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Nolvadex binds to estrogen receptors. In some tissues, the receptor is unactivated by the Nolvadex (tamoxifen) and so the Nolvadex, at moments when binding the receptor, blocks estrogen from acting.
In other tissues, Nolvadex actually activates the estrogen receptor and so behaves estrogenically.
This is unfortunately the case in the skin, which is why Nolvadex increases acne.
Its action in blocking the effect of estrogen in the hypothalamus can and usually does result in increased LH production, which stimulates greater testosterone production.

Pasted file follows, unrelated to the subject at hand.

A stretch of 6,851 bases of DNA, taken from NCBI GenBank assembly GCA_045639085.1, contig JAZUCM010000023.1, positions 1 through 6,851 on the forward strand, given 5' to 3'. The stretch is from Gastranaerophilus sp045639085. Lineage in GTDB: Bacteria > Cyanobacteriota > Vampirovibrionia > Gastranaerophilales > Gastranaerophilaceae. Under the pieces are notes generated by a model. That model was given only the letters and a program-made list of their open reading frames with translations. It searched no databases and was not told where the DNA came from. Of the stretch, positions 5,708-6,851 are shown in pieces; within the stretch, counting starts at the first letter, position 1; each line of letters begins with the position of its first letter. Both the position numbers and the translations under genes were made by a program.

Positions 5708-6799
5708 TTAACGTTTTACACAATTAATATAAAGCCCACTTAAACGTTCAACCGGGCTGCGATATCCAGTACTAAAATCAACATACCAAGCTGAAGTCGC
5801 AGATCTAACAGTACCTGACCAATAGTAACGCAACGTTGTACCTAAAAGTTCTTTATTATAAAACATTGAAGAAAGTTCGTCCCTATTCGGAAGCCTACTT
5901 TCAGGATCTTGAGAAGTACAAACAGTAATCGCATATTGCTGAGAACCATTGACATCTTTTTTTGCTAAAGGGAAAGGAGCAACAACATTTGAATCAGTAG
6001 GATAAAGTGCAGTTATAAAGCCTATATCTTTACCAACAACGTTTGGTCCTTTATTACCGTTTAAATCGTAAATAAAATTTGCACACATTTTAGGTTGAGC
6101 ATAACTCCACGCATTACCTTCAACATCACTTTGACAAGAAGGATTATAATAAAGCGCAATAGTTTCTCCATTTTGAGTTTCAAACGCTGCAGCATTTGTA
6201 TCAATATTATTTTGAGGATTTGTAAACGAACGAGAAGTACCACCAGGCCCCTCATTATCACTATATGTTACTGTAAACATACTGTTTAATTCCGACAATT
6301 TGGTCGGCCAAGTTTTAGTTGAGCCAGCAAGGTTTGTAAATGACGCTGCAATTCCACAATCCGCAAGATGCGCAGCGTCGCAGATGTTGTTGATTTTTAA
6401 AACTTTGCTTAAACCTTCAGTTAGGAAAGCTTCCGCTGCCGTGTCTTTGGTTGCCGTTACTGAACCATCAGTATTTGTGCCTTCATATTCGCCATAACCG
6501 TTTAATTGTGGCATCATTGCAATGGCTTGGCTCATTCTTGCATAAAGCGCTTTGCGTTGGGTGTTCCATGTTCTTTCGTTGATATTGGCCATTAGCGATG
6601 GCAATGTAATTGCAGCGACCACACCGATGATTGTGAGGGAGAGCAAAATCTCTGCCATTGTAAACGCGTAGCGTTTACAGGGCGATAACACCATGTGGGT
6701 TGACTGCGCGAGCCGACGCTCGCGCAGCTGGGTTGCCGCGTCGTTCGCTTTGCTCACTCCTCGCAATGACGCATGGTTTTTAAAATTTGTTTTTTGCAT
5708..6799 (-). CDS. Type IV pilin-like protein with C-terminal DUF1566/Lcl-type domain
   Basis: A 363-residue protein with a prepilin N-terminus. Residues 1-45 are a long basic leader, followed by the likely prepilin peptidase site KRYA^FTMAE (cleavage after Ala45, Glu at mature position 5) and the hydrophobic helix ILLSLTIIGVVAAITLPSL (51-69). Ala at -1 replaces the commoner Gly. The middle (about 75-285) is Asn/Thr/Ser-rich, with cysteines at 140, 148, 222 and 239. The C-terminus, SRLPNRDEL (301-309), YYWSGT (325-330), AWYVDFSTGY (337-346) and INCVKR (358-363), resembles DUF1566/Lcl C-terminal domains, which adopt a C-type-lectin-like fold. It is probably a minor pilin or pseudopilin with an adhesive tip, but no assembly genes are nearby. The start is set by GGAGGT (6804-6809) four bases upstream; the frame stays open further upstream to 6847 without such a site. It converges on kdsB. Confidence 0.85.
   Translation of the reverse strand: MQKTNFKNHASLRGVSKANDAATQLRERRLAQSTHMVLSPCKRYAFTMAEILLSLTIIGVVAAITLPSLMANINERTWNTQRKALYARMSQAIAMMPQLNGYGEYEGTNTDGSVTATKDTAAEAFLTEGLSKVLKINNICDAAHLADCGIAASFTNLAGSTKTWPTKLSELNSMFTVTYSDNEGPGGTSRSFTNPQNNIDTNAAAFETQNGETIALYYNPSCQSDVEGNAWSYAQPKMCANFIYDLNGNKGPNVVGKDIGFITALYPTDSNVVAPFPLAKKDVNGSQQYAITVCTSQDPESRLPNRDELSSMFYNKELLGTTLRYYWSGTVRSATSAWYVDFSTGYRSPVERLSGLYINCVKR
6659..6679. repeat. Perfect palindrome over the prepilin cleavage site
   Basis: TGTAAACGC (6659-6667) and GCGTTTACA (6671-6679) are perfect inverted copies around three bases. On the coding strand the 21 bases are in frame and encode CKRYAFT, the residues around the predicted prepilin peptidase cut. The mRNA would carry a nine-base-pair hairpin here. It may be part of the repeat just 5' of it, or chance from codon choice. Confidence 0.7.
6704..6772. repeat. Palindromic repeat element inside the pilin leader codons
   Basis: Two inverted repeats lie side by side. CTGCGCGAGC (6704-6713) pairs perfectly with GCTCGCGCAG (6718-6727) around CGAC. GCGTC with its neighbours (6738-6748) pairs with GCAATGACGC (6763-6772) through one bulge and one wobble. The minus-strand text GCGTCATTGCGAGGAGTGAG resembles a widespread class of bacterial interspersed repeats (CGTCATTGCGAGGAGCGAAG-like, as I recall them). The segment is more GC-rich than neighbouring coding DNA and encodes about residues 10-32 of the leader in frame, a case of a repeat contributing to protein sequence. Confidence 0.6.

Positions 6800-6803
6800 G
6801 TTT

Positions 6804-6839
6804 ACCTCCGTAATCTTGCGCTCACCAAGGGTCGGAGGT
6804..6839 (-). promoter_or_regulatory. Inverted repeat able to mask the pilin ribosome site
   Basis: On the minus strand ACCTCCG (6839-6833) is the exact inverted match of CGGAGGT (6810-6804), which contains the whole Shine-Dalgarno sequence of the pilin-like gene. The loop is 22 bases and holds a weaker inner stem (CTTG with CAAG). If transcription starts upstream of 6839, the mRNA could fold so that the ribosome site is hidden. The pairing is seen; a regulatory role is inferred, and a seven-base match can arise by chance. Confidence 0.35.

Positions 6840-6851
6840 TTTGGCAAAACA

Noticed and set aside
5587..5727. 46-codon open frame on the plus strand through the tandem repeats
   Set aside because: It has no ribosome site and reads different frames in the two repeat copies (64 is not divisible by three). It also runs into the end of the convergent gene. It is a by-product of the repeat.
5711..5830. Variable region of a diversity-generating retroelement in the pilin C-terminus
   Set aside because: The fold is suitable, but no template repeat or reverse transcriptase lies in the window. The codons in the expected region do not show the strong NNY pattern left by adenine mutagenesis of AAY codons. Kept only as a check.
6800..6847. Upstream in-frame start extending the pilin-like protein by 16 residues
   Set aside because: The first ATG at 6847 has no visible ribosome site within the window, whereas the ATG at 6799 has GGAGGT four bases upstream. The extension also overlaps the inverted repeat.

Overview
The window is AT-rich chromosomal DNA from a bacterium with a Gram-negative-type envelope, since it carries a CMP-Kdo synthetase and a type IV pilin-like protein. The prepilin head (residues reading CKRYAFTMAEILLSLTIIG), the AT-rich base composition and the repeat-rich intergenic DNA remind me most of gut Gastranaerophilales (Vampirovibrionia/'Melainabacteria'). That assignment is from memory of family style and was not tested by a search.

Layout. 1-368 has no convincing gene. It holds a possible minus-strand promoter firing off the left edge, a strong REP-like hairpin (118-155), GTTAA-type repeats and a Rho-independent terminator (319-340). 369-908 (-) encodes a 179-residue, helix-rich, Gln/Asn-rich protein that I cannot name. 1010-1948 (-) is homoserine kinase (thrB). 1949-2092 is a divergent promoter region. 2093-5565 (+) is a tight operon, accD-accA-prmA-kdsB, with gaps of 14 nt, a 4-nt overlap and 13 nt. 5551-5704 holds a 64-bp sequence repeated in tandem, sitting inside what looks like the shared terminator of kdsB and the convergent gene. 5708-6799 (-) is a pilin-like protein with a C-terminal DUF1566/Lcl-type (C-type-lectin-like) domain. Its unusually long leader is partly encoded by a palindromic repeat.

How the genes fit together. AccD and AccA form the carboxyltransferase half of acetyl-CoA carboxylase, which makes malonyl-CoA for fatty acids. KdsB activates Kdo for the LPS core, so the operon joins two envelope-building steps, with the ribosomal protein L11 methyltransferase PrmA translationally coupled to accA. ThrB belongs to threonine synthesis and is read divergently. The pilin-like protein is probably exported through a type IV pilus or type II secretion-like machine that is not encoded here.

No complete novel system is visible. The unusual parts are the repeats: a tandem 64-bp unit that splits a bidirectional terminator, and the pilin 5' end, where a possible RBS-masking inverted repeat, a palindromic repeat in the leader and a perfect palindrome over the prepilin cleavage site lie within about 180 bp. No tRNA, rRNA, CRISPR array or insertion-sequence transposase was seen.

Unfortunately, along with greater T product comes higher estrogen production, as there is more T available for the body to convert to estrogen.
To control estrogen levels, an aromatase inhibitor (AI; also called anti-aromatase) is needed.
While dosages should be checked with blood testing, a reasonable starting point is about 0.36 mg letrozole per day, or about 0.72 mg every other day. This is an amount corresponding to taking a total of 2.5 mg per week.